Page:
Current research projects


 

C.P.M. Cleiren – A study of the structure, structural characteristics, coherence and consistency of our current Criminal Code in the light of legitimacy, accountability and effectivity (co-financed by the LUF)

J.W. Ouwerkerk – Symbol or substance? Towards a systematic application of criminalisation criteria in EU Law (veni): De Europese Unie kan aan de lidstaten voorschrijven dat zij bepaalde gedragingen in nationale wetgeving strafbaar stellen. Dit project onderzoekt op welke gronden (zgn. ‘criteria voor strafbaarstelling’) de Europese Unie hiertoe kan overgaan. Tevens wordt een instrument ontwikkeld teneinde een systematische toepassing van deze criteria te vergemakkelijken en te realiseren.

S.R. Bakker - 'Uitzonderlijke excepties': een onderzoek naar de uitzonderlijke strafuitsluitingsgronden in een veranderende, veellagige rechtsorde (promotie-onderzoek in samenwerking met de Erasmus Universiteit Rotterdam) 

T.M.B. Buruma – Opruiing (art. 131 Sr.) in een veranderde samenleving

J.P. Cnossen - De invloed van bijzonder strafrecht op fundamentele uitgangspunten van het strafrecht (promotie-onderzoek)

L.B. Esser -
 Strafbaarstelling van mensenhandel in de context van internationalisering en europeanisering (promotie-onderzoek)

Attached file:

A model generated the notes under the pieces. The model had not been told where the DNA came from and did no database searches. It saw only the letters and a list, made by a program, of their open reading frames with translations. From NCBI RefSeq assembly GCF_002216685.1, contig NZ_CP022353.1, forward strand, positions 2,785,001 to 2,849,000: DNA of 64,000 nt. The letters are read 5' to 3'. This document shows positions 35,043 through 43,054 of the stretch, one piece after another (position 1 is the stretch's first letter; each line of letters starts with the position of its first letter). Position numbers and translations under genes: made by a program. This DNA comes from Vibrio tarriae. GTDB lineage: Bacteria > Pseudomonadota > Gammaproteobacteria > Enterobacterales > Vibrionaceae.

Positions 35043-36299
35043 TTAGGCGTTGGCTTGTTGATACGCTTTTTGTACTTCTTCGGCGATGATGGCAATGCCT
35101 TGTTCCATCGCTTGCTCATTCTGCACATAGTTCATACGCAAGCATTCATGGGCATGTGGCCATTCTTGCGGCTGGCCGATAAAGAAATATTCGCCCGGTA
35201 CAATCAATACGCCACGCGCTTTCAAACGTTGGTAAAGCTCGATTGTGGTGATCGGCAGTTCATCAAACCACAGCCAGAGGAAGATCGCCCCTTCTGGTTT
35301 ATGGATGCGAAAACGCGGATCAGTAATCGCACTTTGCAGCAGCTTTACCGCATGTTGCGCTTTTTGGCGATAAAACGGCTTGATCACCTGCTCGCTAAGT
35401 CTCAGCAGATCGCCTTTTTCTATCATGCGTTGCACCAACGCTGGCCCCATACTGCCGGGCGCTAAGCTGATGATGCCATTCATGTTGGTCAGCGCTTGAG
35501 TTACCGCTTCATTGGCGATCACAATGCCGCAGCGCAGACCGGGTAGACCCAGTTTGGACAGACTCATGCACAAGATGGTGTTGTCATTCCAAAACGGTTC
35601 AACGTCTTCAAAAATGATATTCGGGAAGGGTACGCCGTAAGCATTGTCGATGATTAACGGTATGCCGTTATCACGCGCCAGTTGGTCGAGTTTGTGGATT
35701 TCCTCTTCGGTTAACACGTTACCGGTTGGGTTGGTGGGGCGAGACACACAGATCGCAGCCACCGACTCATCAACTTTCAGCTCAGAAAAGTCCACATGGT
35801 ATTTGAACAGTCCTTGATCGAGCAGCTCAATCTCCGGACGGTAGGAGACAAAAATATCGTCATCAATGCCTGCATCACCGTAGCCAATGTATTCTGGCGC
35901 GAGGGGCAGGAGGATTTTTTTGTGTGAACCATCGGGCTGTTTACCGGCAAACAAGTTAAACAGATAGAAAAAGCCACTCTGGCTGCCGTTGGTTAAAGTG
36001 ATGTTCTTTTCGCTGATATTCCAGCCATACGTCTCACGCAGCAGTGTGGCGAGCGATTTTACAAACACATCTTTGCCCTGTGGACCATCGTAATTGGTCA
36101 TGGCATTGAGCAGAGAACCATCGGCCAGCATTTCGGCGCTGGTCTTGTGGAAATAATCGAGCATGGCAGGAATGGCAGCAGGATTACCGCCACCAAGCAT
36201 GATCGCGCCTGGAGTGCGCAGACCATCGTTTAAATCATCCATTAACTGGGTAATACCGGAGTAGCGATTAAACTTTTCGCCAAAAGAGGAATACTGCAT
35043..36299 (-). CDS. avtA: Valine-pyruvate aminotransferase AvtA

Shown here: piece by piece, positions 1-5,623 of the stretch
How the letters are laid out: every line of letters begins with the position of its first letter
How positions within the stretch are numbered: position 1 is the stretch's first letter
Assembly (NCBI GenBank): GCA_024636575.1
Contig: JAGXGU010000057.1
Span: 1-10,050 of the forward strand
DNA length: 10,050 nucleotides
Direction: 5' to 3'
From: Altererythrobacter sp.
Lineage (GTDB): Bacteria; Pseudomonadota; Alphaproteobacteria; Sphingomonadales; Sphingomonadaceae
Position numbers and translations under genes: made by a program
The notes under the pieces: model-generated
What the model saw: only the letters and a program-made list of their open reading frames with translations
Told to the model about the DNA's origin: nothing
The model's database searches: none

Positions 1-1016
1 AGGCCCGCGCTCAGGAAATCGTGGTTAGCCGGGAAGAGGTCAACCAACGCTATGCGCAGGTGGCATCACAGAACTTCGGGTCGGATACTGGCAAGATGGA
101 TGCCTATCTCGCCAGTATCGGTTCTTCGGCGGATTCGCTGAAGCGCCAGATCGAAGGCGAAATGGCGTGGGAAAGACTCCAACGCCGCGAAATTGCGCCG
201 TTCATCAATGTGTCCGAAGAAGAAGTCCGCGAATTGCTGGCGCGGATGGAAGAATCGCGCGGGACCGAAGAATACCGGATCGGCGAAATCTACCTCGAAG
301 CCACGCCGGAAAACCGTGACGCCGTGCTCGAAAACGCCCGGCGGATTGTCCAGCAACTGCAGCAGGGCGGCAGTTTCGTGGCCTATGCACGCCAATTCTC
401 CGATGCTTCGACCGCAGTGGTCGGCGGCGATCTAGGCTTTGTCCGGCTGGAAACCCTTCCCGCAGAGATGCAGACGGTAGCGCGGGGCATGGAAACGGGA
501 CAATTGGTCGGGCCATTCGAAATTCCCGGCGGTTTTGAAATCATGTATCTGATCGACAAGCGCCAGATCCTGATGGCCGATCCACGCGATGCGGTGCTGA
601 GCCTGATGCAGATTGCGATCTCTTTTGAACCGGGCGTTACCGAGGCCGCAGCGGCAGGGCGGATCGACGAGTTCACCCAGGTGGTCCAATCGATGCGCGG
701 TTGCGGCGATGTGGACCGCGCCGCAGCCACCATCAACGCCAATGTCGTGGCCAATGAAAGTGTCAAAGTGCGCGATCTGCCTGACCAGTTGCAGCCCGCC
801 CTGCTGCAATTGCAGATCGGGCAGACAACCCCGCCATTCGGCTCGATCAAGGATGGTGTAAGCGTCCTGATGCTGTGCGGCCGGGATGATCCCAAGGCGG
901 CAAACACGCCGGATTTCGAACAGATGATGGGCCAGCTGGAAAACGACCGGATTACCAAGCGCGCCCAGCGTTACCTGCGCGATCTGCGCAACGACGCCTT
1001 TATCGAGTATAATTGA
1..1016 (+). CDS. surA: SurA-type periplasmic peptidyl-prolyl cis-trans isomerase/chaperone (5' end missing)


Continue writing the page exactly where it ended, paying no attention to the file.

J.N. Faassen - 
Strafbaarstelling, Moraliteit en de Neurowetenschappen: een nieuw perspectief op schade promotie-onderzoek)

K. Zoumpoulakis - Harmonization of Criminal Law in the EU: The meaning of minimum rules (promotie-onderzoek)
 

Core publications

J.W. Ouwerkerk e.a. (red.), The Future of EU Criminal Justice Policy and Practice. Legal and Criminological Perspectives, Leiden: Brill/Nijhoff 2019.

J.W. Ouwerkerk, Criminalization Powers of the European Union and the Risks of Cherry-Picking between Various Legal Bases: The Case for a Single Legal Framework for EU-Level Criminalization, Columbia Journal of European Law 2017. 23(3): 503-550.

J.M. ten Voorde, Strafbaarstelling van nieuwe vormen van ongewenste seksuele gedragingen in Nederlandse zedenwetgeving. In: Noodtoestand in het publiekrecht. Strafbaarstelling van nieuwe vormen van ongewenste seksuele gedragingen. Schadebegroting en tijdsverloop. Vereniging voor de vergelijkende studie van het recht van België en Nederland - Preadviezen nr. 2016 Den Haag: Boom Juridisch. 191-256.

J.M. ten Voorde, Prohibiting Remote Harms. On Endangerment, Citizenship and Control, Utrecht Law Review 2014 10(1): 163-179.

C.P.M. Cleiren, M.J.J. Kunst, J.P. van der Leun, G.K. Schoep & J.M. ten Voorde (red.) Criteria voor strafbaarstelling in een nieuwe dynamiek. Symbolische legitimiteit versus maatschappelijke en sociaalwetenschappelijke realiteit. Den Haag: Boom 2012.

M.A.H. van der Woude, Wetgeving in een Veiligheidscultuur. Totstandkoming van antiterrorismewetgeving bezien van maatschappelijke en (rechts)politieke context (diss), Den Haag:  Boom Juridische uitgevers 2010.

M.A.H. van der Woude, Voorzorgsstrafrecht:  zorgen voor inzichtelijke keuzes. Een eerste aanzet tot een ex post- en ex ante-evaluatiemodel voor de wetgever, in: M. Hildebrandt & R. Pieterman (red.), Zorg om Voorzorg, Den Haag: Boom Juridische Uitgevers 2010, p. 77-106.

Contact

Do you want to know more about the research that is being carried out within the Criminalization theme of the CJ research program? Then please contact Jeroen ten Voorde.